President George Bush and British Prime Minister Tony Blair, in a joint
statement on 20 November in London, urged all nations to join together
in a common purpose, put aside temporary disagreements, and recognize
the responsibility to work for the common good in the world. They underlined
that ‘our tasks are great, but so are our capabilities, when we work
together’. They added that ‘effective multilateralism, and neither
unilateralism nor international paralysis, will guide our approach.’
There are great challenges, but also great opportunities to apply the
‘effective multilateral’ approach to the multitude of issues in the
Black Sea – Caspian Sea region, where two geoeconomic, geostrategic,
and geopolitical transport corridors intersect, namely the East –West
(the Transport Corridor Europe Caucasus Asia, TRACECA) and the North-South
corridors. A more practical formula for an effective multilateral approach
could involve balancing the economic interests of all actors in the
region as well as achieving a cooperative security partnership of states
with different levels of democratic maturity, but interested in providing
stability and security in the area.
The last quarter of 2003 showed examples of this formula being realized,
as well as tendencies in the opposite direction that cannot change
the general trend of agreed efforts of preserving stability and utilizing
various opportunities of region-building performance.
Some examples include the continuing “fight against terrorism”, support
of the post-conflict rehabilitation efforts in Afghanistan and Iraq,
and successes in countering the nuclear proliferation dangers. Though
differences persist in the fundamental approaches to the occupation
of Iraq, and although the Iraqi resistance is carrying out attacks
on occupation forces as well as innocent passers-by on a daily basis,
the minor and major successes such as the arrest of Saddam Hussein
have added to the gradual progress of the country.
Secondly, the oil and gas energy issues and the Caspian Sea delimitation
activities proceeded with a mixture of conflicting and cooperative
interests of the participating parties, but without producing threats
Thirdly, the conflicts in the Caucasus continued to produce broader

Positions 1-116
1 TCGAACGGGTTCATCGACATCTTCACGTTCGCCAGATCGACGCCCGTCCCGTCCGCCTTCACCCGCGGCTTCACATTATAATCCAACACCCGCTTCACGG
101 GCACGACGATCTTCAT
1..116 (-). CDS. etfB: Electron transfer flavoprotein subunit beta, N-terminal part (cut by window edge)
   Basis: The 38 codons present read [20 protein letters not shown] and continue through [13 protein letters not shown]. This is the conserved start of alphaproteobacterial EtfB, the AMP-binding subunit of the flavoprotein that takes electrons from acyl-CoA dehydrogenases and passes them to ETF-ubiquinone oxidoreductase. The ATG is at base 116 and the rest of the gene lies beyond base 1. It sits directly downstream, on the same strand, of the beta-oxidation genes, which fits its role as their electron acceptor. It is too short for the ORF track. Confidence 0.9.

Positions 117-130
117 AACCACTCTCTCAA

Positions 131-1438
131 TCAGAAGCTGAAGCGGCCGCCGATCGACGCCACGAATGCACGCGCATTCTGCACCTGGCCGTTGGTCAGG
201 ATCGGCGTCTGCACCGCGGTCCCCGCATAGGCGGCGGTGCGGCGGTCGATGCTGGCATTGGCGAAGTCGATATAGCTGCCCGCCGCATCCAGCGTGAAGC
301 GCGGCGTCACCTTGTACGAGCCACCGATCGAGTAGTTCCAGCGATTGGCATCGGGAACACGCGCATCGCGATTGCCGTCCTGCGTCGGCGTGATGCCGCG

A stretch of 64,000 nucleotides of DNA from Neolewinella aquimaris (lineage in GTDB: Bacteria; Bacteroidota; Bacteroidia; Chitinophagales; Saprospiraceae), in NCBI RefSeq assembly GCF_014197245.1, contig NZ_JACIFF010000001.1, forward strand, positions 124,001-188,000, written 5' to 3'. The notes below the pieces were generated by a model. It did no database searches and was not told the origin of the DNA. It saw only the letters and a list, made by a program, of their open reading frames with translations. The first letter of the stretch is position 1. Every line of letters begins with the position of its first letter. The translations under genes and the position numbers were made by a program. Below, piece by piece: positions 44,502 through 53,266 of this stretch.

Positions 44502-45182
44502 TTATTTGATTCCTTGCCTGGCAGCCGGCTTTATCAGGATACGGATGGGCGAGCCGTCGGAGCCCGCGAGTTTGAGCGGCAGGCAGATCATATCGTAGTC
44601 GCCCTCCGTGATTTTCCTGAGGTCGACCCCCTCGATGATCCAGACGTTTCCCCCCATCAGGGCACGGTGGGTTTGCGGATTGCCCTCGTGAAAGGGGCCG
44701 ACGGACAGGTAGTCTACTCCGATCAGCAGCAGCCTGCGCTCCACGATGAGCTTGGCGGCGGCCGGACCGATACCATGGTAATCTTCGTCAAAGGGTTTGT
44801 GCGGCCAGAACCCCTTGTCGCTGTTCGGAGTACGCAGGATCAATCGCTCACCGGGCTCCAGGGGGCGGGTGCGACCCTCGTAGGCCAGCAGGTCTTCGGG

negative side-effects on the general development of the societies and
economies of the region. There is also a rising international awareness
that the conflicts in Nagorno-Karabakh, Transdniester, and Chechnya
require more and more local engagement to stop blocking the progress
of the region.
Fourth, the election results in Azerbaijan, Georgia, and Russia in
the last months displayed both signs of democratic improvement and
of democratic deficit. In the case of Georgia, the latter provoked
a revolution that ended the rule of Edward Shevardnadze in a peaceful,
Fifth, the involvement of international financial institutions in practical
projects of improving the economic situation keep the reform spirit
alive and show new aims for local political energy and initiative.
Sixth, the Organization of the Black Sea Economic Cooperation (BSEC),
the EU, and NATO have induced positive integration initiatives in the
last months, showing that cooperation can triumph over diverging interests.
Thus, for example, the developing NATO-Russia relations should facilitate
the achievement of practical interoperability of forces in 2004. The
US continued to be especially active in developing relations with countries
from the Black Sea-Caspian Sea region.
II. Profile Background of the Black Sea-Caspian Sea Area
1. Geopolitical, Geoeconomic,
and Geostrategic Tendencies
1) USA-China. (1) On 15 October China sent its first astronaut (or
‘taikonaut’), Yang Liwei, into space. He returned on 16 October after
orbiting the Earth 14 times in 21 hours. On that same day, Lieutenant-General
Edward Anderson, deputy commander of US Northern Command and formerly
at Space Command, said at a geo-spatial intelligence conference in
New Orleans that space may become a war zone in the near future. Another
top-level US defense intelligence expert and former special assistant
for intelligence to Defense Secretary Donald Rumsfeld, Richard Haver,
mentioned earlier that day that the ability to launch devices into